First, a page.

2013 was a great year for prizes. She won two first place awards and two Best of Division awards at Eiteljorg Indian Market in Indianapolis, a Best of Division at Southeast Indian Art Show and Sale at Chickasaw Nation in Tishomingo, and several other ribbons.
Today she’s focused on traditional arts, and doesn’t have a lot of exposure to non-native art.
“I enjoy other art, but the traditional art is more interesting to me,” she said. “I like knowing my ancestors made things the same way I am making them.”
She considers herself fortunate to have studied with Cherokee National Treasures, recognized by the Cherokee Nation for promoting and preserving traditional arts – like Martha Berry, Bill Glass and Anna Mitchell.
“Martha Berry taught me southeast appliqué beadwork, and pushed me to teach. I had not worked in clay since college, but in 2005, I visited Bill Glass’s studio and he put me to work. I was a studio volunteer for the public art project that Bill’s team installed at Ross’ Landing in Chattanooga, Tenn., the major trail head for the Trail of Tears,” she said. “I know my family passed through that location, so it was rewarding to know I am part of the art project that remains a Cherokee presence at Ross’ Landing.”
Jane Osti taught her traditional pottery in the year Rutherford worked with her.
“Jane also taught me about entering shows and guided me through my first Indian art markets. Anna Mitchell, who revived traditional pottery here in the Cherokee Nation, is another of my influences,” she said. “Knokovtee Scott taught me to work with shells. All of the above are Cherokee National Treasures. Sharon Irla taught me oil painting, Joel Queen [Eastern Band Cherokee] taught me the paddle stamped pottery method.”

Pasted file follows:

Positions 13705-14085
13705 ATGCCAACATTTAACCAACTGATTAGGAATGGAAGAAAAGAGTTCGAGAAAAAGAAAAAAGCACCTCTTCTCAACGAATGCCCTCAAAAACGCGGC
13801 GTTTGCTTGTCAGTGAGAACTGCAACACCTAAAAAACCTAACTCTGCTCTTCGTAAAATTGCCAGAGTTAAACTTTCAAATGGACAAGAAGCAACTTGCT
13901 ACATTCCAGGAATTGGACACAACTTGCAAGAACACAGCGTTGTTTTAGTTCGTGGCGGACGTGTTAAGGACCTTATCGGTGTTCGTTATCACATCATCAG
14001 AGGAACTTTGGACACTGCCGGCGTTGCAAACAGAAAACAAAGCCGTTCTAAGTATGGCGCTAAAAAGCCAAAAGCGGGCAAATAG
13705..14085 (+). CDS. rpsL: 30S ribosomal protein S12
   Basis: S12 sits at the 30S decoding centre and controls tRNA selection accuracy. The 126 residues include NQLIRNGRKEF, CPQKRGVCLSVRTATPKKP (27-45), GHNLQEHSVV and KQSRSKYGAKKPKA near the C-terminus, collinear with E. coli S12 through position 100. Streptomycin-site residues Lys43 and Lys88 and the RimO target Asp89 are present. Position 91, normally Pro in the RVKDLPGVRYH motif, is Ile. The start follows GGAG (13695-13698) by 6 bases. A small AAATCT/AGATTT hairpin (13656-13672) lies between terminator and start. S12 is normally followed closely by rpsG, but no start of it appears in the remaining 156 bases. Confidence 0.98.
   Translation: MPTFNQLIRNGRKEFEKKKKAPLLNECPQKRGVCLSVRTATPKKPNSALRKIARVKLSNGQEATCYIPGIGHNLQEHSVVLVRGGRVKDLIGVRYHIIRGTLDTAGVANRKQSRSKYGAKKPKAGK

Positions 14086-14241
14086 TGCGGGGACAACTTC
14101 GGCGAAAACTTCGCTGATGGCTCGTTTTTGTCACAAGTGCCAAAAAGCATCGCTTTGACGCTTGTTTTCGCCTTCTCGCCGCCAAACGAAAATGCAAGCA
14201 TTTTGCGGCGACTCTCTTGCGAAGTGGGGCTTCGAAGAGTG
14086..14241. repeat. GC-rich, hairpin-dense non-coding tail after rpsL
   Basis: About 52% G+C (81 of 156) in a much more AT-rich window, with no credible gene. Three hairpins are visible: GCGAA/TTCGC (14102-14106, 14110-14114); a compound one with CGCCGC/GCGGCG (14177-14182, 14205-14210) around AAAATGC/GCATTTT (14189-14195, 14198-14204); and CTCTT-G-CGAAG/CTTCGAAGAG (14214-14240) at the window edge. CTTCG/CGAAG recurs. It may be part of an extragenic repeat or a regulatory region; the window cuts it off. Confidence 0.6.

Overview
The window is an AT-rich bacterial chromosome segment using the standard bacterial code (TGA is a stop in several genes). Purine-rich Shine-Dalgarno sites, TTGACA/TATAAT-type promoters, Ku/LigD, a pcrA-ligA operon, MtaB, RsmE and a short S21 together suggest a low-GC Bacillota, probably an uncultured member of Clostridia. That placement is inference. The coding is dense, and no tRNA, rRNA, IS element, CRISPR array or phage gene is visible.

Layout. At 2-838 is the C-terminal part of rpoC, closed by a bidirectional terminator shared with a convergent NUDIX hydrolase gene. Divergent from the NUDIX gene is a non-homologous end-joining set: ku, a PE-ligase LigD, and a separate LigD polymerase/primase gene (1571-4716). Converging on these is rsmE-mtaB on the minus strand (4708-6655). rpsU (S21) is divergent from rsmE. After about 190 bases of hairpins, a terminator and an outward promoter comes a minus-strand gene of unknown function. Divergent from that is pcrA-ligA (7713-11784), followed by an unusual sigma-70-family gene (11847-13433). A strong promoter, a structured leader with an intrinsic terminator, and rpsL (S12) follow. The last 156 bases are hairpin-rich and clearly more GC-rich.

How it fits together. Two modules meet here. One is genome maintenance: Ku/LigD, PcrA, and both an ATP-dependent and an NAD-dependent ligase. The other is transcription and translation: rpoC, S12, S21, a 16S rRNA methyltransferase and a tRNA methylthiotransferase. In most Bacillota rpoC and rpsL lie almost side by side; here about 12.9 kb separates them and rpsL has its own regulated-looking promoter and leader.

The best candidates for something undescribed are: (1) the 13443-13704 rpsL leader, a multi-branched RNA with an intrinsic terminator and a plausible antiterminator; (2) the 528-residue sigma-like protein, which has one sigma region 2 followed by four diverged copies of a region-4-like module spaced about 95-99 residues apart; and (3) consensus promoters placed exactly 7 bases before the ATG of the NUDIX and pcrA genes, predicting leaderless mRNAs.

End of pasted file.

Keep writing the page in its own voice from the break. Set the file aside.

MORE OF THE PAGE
Cherokee, N.C., has been her second home, and many friends there have shared and taught various art forms to Rutherford, like 18th-century clothing and moccasins.
“I’ve studied artifacts at the Archaeological Survey at University of Arkansas in Fayetteville, the McClung Museum in Knoxville, the Museum of the Cherokee Indian in Cherokee, N.C., and at Gilcrease in Tulsa, among other places,” she said.
Her work is available in the Spider Gallery, Red Earth Museum Gallery in Oklahoma City, and at her studio in the Cherokee Arts Center.
She participates in Indian Art Markets including Santa Fe Indian Market, Eiteljorg Indian Market in Indianapolis, Red Earth Festival in Oklahoma City, Southeast Art Show and Sale (SEASAM) in Tishomingo, and the Cherokee Art Market at Hard Rock Tulsa.
She belongs to the CNTA, a group of self-organized Cherokee National Treasures working to preserve and promote Cherokee traditional arts and artists, not to be confused with the selection committee.
“Our current project is a Cherokee cookbook. The big project is interviewing and recording elder artists. They can talk about anything they want: art, family life, traditional life, boarding school, military service, anything at all. It’s their story,” Rutherford said. “We have lost six National Treasures in about two years, so we want their voices and their stories to be preserved.”